Air cargo’s esteemed guests

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Live animal transportation by air today is a risky business, but more and more transport players are specialising with this product. Namrata More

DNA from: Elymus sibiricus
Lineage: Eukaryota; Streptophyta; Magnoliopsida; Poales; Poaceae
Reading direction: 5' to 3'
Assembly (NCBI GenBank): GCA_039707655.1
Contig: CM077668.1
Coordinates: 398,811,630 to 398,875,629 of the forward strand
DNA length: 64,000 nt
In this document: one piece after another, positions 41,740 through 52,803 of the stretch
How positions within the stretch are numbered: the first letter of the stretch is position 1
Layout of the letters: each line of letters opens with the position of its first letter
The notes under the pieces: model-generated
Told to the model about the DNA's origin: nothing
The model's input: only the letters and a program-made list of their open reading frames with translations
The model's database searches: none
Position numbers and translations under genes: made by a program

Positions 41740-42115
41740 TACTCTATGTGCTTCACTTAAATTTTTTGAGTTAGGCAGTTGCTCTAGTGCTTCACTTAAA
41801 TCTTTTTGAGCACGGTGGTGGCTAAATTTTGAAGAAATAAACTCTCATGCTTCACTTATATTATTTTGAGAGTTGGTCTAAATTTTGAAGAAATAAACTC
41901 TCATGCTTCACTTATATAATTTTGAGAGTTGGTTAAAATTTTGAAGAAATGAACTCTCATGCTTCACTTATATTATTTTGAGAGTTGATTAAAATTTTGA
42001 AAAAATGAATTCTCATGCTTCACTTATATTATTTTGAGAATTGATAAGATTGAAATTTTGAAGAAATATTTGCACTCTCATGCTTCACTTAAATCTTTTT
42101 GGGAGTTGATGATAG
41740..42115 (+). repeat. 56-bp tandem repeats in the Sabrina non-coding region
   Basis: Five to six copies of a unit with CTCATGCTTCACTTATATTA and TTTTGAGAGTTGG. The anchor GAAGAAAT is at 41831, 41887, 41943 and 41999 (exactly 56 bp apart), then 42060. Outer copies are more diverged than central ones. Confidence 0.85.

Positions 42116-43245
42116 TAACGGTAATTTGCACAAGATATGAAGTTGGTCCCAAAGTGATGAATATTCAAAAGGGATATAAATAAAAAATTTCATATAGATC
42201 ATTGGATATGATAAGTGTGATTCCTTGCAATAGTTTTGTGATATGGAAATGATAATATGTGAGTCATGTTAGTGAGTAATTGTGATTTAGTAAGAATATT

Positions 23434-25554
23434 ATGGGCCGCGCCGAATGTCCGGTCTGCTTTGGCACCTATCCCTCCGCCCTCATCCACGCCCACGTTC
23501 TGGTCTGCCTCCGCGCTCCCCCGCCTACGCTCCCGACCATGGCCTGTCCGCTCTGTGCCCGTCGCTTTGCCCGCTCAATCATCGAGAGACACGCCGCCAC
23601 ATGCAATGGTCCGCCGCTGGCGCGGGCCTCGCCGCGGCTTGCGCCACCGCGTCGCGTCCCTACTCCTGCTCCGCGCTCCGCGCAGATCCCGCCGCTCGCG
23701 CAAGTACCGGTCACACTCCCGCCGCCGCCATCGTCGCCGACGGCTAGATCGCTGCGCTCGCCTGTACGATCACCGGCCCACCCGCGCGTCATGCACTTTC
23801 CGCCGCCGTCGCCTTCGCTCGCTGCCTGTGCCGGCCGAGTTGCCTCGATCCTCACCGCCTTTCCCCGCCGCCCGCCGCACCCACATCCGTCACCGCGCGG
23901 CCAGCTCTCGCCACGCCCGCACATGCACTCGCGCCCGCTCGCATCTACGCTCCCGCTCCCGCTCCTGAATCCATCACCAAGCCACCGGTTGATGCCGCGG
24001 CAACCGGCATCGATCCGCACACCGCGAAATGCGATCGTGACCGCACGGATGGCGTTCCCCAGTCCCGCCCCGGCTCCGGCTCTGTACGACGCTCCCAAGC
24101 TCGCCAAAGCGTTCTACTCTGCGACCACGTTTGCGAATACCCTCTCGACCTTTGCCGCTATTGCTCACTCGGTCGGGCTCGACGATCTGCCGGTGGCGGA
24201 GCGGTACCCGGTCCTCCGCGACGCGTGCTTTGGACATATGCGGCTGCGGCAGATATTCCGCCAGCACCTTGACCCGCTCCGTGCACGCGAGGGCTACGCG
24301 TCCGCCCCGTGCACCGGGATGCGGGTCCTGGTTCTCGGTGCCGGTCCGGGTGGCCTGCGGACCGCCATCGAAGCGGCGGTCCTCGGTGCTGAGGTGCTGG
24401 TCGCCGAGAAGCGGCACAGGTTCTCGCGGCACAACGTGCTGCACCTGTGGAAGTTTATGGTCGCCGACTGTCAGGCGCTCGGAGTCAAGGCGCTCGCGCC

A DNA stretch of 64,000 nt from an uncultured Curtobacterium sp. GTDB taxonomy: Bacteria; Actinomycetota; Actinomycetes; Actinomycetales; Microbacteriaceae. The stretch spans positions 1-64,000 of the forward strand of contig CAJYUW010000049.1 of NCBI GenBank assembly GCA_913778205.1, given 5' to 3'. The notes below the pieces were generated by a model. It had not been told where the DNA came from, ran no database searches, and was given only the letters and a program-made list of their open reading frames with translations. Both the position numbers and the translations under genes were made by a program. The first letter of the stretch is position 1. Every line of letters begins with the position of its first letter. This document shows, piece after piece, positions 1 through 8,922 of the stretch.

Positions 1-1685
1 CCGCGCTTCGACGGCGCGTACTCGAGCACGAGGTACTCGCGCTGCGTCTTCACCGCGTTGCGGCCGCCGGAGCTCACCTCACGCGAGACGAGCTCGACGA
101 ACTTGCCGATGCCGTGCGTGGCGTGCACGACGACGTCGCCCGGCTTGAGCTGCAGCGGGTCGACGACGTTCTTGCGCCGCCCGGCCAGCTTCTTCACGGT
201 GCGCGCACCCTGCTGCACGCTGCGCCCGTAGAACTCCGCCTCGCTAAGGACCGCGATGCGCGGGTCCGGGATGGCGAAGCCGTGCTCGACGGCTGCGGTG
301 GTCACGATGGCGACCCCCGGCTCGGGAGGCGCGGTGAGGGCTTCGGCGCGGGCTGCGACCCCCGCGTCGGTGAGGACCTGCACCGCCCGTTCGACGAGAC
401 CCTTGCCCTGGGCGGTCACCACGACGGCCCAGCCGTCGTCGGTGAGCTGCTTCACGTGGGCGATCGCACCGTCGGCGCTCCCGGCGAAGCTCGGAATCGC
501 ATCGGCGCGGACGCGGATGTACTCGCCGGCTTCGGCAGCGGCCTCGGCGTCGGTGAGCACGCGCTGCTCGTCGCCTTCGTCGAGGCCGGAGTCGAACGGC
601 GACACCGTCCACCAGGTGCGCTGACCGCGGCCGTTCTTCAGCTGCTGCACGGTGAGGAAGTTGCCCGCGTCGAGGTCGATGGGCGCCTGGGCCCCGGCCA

There are certain factors that need to be considered when transporting animals to ensure that they are handled with care and in the most humane manner possible. Which is why, the industry is now coming forward to provide end-to-end solutions. Right from the necessary tests required before flying, import or export permit requirements at the port of arrival and departure along with the customs procedures to other basic details are all included. “We continue to offer special equipment, experience and care for live animal freight, as well as onboard escorts for the well-being of the animals, advantages that our customers appreciate,” said Navot Hirschhorn of C.A.L Cargo Airlines. The Israel headquartered airline has 37 years of experience handling live animal cargo including horses, cattle, exotic animals, family pets, fish, poultry, bees, and birds. In 2014, together with ground handler Liege Air Cargo Handling Services.As one of its challenging projects, the carrier also transported three flights of 150 impregnated cows each from JFK - John F. Kennedy International Airportto Istanbul in Turkey. Finnair Cargo recently transported a two-year old snow leopard transported on from Finland to Belgium. The snow leopard travelled four hours by road from Ähtäri Zoo in western Finland to the Finnish capital Helsinki before being flown to Belgium and embarking on another 70-kilometer road trip to Pairi Daiza garden zoo. Transporting dangerous animals safely by air requires specialist know-how. “We have to consider everything from stress-free conditions, health of the animals, legislation and paper work, so it takes time before an animal can actually fly. There are not so many agencies that can handle this kind of cargo assignment,” said a. hartrodt’s Tim Van Praet. Animal Logistics Worldwide, a division of a. hartrodt, provided the transportation for the snow leopard from Belgium. In November 2014, Virgin Atlantic Cargo gave its support to a conservation project led by the governments of Montserrat and Dominica and zoological experts in the UK, Jersey and Sweden to save the critically-endangered mountain chicken frog, one of the largest frogs in the world. Working closely with JCS Livestock, a division of James Cargo Services Ltd, the airline carried 57 frogs bred at the Durrell Wildlife Conservation Trust in Jersey and ZSL London Zoo as part of a conservation project on its scheduled flight to Antigua. For the final leg of their journey, the frogs boarded a charter flight to Montserrat. All of the frogs arrived ‘home’ safely in Montserrat, where they were placed in a temporary holding facility to be rehydrated and rested for several days before being taken into the forest and released into the wild.Virgin Atlantic Cargo also recently partnered with City of London’s Heathrow Animal Reception Centre (HARC) to trial a pre-check service for pets landing in the UK on the airline’s flights. The service aims to comfort pet owners by eliminating stress caused by the uncertainty of not knowing if their pets will meet the entry requirements of the UK Pet Travel Scheme. The trial, will also enable owners to correct any errors or obtain additional information before their pets travel. Virgin Atlantic Cargo was the first airline to be approved to fly pets direct from the USA to the UK under the UK Pet Travel Scheme in 2003 and offers a unique service to its customers which manages the safe and comfortable movements of their pets from booking, collection, and clearance through to being reunited with their owners. Virgin Atlantic has safely carried over 20,000 pets since the launch of its dedicated pet travel service. John Lloyd, Director of Cargo at Virgin Atlantic in a press statement, said: “We are delighted to have been chosen to participate in this trial because carrying pets is an important part of our business. Giving customers the opportunity to have all of their pets’ paperwork checked prior to travel is a very welcome initiative. It will not only give pet owners peace of mind, it will also speed up the process of them being reunited with their pets on the day of arrival.” Among the transportation of live animals, there is huge demand picking up for horses in markets like US and China. “The number of horses being flown to China is growing and the US market is beginning to show signs of recovery following the economic downturn,” said Ulrich Ogiermann, chief officer cargo for Qatar Airways. “Every year the number of horses moving through Qatar Airways Cargo’s network grows, as does the number of charter flights we organise for horse movements.” Qatar Airways Cargo transports horses around the world to participate in popular equine exhibitions and show-jumping events such as CHI AL SHAQAB and the FEI World Cup. As the official airline partner for CHI AL SHAQAB in March, the airline provided three freighters transporting 200 horses from 33 countries to Qatar to participate in the competition. “Qatar Airways Cargo has a team of experts who specifically handle horses, and provide appropriate care and a high quality environment. We ensure the animals receive first class treatment all the way to their destination.” Horses are transported on dedicated freighter aircraft and are loaded into stalls, which are special containers that can fit up to three horses side by side.“Although we suggest that only two horses share a stall to provide them with comfortable, safe and secure transport while on the aircraft, we also recommend that grooms and a veterinarian travel with them on extended journeys to tend to them whilst in the air.” This year in February, Hong Kong Air Cargo Terminals Limited (Hactl) handled all 62 horses competing in the prestigious Longines Hong Kong Masters. It is the third successive year that Hactl handled the event’s equine show jumping stars, representing one of the largest horse handling assignments in the company’s 38 year history. The 62 horsesarrived from Liege, on board a freighter flight operated by carrier Emirates SkyCargo. The horses were unloaded from the aircraft and transferred to Hactl’s Livestock Handling Centre, specially located to minimise exposure to potentially stressful ramp noise. The horses were ferried to the Centre in their air stalls, and then utilising a specially designed gently sloping ramp to prevent leg injuries they boarded waiting air-conditioned horse-boxes arranged by The Hong Kong Jockey Club. “Horses are not difficult because they travel quite well and we have specialist treatment for them,” said Mark Whitehead, CEO of Hactl. As for other kind of live cargo, Hactl handles a lot of fresh fish for the Hong Kong market. “We do it in a way that they arrive in Hong Kong alive, and can be taken out of the aircraft and straight away put on to a specialist truck, designed to carry them fresh. The principle is to keep it short and simple as possible and avoiding stress.” Transportation of live animals must be in accordance with International Air Transport Association (IATA) Live Animal Regulations and local country regulations.“Ensuring the wellbeing of the animals throughout transit is our priority, keeping connection times to a minimum is important as is proving qualified and dedicated staff together with the best possible facilities for different types of animals,” said Ogiermann.At Hamad International Airport the airlineoffers a state-of-the-art live animal facility that meets the highest international standards and is managed by staffs that are trained specifically to care for animals. The facility includes veterinary services and laboratory, holding areas and stalls, washing bays, feeding area, sick bays, and quarantine and exercise area. In April,Qatar Airways transported 40 show jumping and dressage horses from Amsterdam to Las Vegas for a major equestrian event. A B777F aircraft was equipped with air stables, and two horses carefully loaded in each of the stables to allow the precious cargo to travel in comfort throughout the 11 hour flight. On board the freighter, 10 grooms and a veterinarian ensured their journey from Schiphol, Amsterdam to McCarran International Airport, Las Vegas, United States was comfortable and that they were supplied with food and water. An additional 11 tonnes of equipment including tack, blankets and boots was also loaded onto the flight. According to Hirschhorn of C.A.L, safe transportation of live animals by air cargo is based on controlling three environmental factors: temperature, humidity level and cargo compartment carbon dioxide (CO2) concentration. Each type of animal has unique environmental requirements that must be taken into consideration for optimal health. To ensure the health of the live animals, proper environmental control system (ECS) settings, animal handling, packaging and loading procedures must be used. The higher the air temperature, the more time is required to cool the cargo compartment prior to loading animals. Temperature is also dependent on quantity, size and type of animal cargo. “These factors affect the heat load, moisture and CO2 in the cargo compartment. Heat soak and preconditioning the cargo compartment both affect the amount of the time required to reach the desired temperature,” added Hirschhorn. Furthermore, the longer the time that the airplane is on the ground with loaded live animal cargo, the longer it will take to cool the cargo compartment to a desired temperature. “CAL has a specific advantage here, as across our entire chain our fleet is parked right on the "waterline", just in front of our warehouse, meaning animals are exposed to very minimal temperature and environmental deviations.” Animal packaging and stocking densities are also taken into consideration. Hirschhorn also warns ofgrowing competition from sea freight, even though the animals are left alone for large amounts of time. “Despite that, CAL is committed to 747-400 open nose door freighters to support our operational specialty in transporting live animals, and our customers continue to use our freighters.”